§ Mr. Butler
I would not like to give an immediate answer to that because, the information having been passed on, it is rather difficult for me to take any action now. I will, however, with the aid of expert advice, give consideration to the right hon. Gentleman's suggestion.
§ Mr. Speaker
May I make an appeal to hon. Members on both sides of the House? I fully recognise the importance of this issue and I would like very much to indulge it, but can it be carried further today? Meanwhile, I have on my conscience the timetable of private Members, whose day this is. This is one of the few occasions upon which private Members have the opportunity of airing constituency grievances. I hope that the House will let the matter stay there for the moment. without prejudice to anything that may arise later.
§ Mr. Lipton
As the originator of the Question, yesterday, may I be allowed to put one question to the Home Secretary, Sir? It relates to his statement with regard to the barrister concerned. I am now at liberty to name him as Mr. P. Marrinan. The Home Secretary yesterday said that… persons concerned in the administration of justice should not be associated with criminals in their criminal activities."—[OFFICIAL REPORT, 6th June, 1957; Vol. 571. c. 1469.]Is the right hon. Gentleman aware that Mr. Marrinan is quite willing that a complete transcript of all these telephone conversations should be placed in the Library of the House, so that any hon. Member can read through the transcript and decide for himself whether 1570 or not there has been any breach of professional conduct in this matter? Will the Home Secretary be willing to place the transcript in the Library?
§ Mr. Butler
I shall have to give that request consideration. I would only say that my own perusal of the papers is represented in digest in the statement which I gave this morning, namely, that it was represented to my predecessor that the disclosure of this information was desirable in the interests of maintaining a high standard in the administration of justice. I do not want to criticise any person or persons, but I do not think that he would have acted unless he were sure that that was the case. I must say that out of fairness to the decision taken.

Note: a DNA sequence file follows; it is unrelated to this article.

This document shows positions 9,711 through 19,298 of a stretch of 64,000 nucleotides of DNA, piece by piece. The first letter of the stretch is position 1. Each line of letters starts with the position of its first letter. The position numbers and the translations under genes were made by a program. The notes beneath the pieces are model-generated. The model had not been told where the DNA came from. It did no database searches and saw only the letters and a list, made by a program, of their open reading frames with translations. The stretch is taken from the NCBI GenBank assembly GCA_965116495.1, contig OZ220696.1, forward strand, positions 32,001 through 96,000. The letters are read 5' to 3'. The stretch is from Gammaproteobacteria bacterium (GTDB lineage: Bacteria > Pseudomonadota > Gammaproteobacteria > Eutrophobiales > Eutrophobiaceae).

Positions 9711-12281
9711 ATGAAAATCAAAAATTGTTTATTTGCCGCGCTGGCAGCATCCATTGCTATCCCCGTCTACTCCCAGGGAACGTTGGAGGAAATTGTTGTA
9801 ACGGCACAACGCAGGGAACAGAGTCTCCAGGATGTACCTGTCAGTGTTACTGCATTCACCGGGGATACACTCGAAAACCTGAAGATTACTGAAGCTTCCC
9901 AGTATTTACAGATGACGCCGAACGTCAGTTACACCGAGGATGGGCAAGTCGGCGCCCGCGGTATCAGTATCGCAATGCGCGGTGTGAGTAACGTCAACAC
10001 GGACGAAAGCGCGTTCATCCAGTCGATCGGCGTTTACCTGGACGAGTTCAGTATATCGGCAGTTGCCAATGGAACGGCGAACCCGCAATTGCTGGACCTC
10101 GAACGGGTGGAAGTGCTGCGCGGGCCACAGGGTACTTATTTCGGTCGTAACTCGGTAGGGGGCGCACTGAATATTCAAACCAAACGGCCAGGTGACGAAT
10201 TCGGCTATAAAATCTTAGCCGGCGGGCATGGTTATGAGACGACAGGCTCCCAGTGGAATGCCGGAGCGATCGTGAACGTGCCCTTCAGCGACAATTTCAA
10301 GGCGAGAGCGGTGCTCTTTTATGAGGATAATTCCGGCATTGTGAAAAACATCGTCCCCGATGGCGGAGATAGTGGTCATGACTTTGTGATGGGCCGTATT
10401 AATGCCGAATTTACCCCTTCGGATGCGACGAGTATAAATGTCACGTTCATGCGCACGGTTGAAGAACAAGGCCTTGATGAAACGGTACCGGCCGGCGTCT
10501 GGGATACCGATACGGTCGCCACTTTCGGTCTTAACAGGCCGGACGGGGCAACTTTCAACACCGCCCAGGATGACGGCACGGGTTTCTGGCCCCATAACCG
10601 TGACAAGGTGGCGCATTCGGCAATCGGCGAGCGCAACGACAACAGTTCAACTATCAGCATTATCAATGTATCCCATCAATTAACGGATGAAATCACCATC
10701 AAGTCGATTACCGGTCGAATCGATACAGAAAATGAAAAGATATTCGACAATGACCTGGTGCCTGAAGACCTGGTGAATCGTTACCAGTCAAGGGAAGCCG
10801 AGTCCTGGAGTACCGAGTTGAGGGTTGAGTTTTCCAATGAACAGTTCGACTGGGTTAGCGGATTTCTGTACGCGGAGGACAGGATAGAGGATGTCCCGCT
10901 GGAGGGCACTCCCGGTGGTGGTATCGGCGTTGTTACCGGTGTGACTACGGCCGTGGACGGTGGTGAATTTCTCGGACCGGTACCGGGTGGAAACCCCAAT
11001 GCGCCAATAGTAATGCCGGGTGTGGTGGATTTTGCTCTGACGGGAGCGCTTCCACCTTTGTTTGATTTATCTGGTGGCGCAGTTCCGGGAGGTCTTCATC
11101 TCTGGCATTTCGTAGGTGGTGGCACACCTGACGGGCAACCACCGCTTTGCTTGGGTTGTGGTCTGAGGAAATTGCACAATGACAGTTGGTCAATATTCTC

I will consider the two requests made— one by the right hon. Gentleman and the other by the hon. Member for Brixton (Mr. Lipton)—and I will, of course, also be available to hon. Members in this matter, because I must treat it with the utmost seriousness.
§ Mr. J. Griffiths
The Home Secretary has kindly promised to consider the important suggestion put forward by my right hon. Friend that this information should be withdrawn from the Bar Council and that it should be asked to disregard it in any decision which it comes to. May I ask the Home Secretary to consider that matter together with the suggestion that the Bar Council might be asked to suspend any action on this matter while he is considering it? Further, will he make a statement on the matter again when the House resumes?
§ Mr. Speaker
I hope that hon. Members will bring this matter to a conclusion. We are getting very much behind time.
§ Mr. E. Fletcher
May I ask one question, Mr. Speaker? I do not think that the Home Secretary's statement today will have allayed public concern. Might I ask him to tell us quite clearly, perhaps after Whitsun, whether or not we are to understand that he claims that. as a matter of prerogative, the Crown can use information obtained by tapping telephone conversations and, in any circumstances, convey that information to unofficial bodies? I would have thought that if that doctrine is being enunciated it is an entirely novel one, and one which the House would wish to consider in detail.
§ Mr. Butler
I am grateful to the hon. Gentleman. I am able to give him again the assurance that it is the settled policy that such information is not disclosed to persons outside the public service. I have said that there were exceptional circumstances in this case and I have added that this case is not to be used as a precedent.
I should like to say something else, if it is any consolation to the legal profession: that there is no question of using this power to obtain information about what passes between a lawyer and his instructing solicitor or a member of the legal profession and his client. The power is used, as I said, to detect serious crime, and would never be used for prying into confidential communications between an accused person and his legal adviser. I can say no more about this case.
§ Motion made, and Question proposed, That this House do now adjourn.—[Mr. Heath.]